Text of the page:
It seems I hit a nerve with my last post on “Why No Gels”. There is a nuance to be highlighted with regards to performance nutrition: the separation of fatigue due to a drop in blood volume and fatigue due to a lack of carbohydrate. This Part 2 will focus on the basic physiology to give insight on Part 1 (as well as some solutions!)
Open any exercise physiology textbook and the first factor of fatigue is a drop in blood volume, with the second factor of fatigue decreased carbohydrate availability. Why? Simplistically, you can rectify low circulating carbohydrate pretty effectively by eating something and feeling the effects within minutes. A drop in blood volume is more complex, and it takes hours to rectify (as it involves the kidney regulatory hormones aldosterone and arginine vasopressin).
Blood volume is the red cells and plasma in circulation. When discussing exercise and fluid shifts, the term “plasma volume” is often used, as this refers to the watery component of blood. With the onset of exercise, there is a shift of blood flow to supply the working muscles and to the skin, to divert the increased heat produced (from muscular contraction). With the increased demand for blood to the muscles and skin, there is hypoperfusion of other organs, including hypoperfusion of the GI system.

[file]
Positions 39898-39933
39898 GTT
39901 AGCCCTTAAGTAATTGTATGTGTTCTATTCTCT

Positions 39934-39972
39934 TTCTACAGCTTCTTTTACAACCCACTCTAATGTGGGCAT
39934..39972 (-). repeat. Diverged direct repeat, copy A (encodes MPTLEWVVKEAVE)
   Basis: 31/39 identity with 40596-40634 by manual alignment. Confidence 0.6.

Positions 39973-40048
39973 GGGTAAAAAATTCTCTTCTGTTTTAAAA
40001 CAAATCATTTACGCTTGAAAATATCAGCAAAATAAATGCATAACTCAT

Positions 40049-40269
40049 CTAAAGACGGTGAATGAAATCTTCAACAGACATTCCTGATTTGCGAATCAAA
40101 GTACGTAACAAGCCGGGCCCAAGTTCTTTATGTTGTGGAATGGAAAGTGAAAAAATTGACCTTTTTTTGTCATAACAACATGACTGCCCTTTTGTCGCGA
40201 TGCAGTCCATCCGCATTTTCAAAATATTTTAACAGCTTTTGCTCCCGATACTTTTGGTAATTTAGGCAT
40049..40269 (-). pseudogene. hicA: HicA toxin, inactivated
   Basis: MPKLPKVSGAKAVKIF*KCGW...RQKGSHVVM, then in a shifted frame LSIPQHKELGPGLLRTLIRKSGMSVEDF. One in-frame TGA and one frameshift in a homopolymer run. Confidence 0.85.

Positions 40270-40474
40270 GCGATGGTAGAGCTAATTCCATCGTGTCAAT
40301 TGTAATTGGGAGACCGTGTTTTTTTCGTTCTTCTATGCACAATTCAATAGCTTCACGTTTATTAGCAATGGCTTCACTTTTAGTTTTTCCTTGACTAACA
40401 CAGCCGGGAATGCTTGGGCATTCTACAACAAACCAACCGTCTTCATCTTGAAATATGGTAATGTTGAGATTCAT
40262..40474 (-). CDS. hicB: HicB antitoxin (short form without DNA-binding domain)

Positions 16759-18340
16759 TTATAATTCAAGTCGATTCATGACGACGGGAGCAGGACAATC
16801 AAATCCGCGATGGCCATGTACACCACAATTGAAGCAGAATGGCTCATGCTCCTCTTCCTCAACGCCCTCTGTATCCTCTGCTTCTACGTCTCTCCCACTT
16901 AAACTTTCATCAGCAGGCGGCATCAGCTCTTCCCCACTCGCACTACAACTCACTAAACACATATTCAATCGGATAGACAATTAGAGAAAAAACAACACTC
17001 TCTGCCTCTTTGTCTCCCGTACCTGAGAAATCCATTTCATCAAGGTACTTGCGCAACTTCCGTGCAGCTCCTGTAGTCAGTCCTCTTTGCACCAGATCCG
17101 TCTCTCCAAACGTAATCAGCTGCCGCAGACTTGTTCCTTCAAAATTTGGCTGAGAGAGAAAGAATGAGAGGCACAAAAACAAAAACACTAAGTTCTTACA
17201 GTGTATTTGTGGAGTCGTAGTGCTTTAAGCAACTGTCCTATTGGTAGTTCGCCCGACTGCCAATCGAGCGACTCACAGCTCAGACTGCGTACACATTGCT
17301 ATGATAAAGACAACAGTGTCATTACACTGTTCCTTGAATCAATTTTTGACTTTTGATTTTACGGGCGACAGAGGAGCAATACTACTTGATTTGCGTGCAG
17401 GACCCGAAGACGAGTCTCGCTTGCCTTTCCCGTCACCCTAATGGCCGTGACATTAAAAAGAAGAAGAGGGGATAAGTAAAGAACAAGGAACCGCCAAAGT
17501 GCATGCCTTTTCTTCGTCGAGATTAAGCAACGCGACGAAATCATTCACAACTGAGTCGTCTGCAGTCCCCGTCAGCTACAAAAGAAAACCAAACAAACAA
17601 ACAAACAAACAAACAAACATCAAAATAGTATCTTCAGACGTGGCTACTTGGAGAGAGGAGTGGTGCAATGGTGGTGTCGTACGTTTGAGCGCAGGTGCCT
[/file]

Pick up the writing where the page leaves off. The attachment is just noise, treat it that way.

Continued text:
As exercise continues and plasma volume is lost through sweating, breathing, and gastrointestinal water usage, available circulating blood diminishes (there is less overall water in the blood, thus it is “thicker”). An endurance athlete will feel the drop in blood volume as “muscle fatigue”. As the viscosity of blood increases, the competition between the skin and muscles becomes fiercer; with the skin winning over muscle perfusion. Heat is a large threat to the body, the actual window of survival core temperature perturbation is quite narrow: 37-39.5°C (98.6-103.1ºF – Athletes often push themselves to a core temperature of 40°C before true adverse effects of heat stress are seen.). As heat storage of the body increases and more blood is shunted to the skin, there is less blood for muscle metabolism- nature’s purpose: shut down the threat. By this, I mean, less blood for muscle metabolism means fewer contractions, thus less heat produced (the temperate of the muscle itself contributes to fatigue as well by denaturing the contractile proteins). This is muscle fatigue – a drop in power. In a traditional mentality, this is when an athlete will typically reach for a gel or other quick hit of carbohydrate, thinking they are low in carbohydrate; but it is water deficit of the blood that forces the fatigue.
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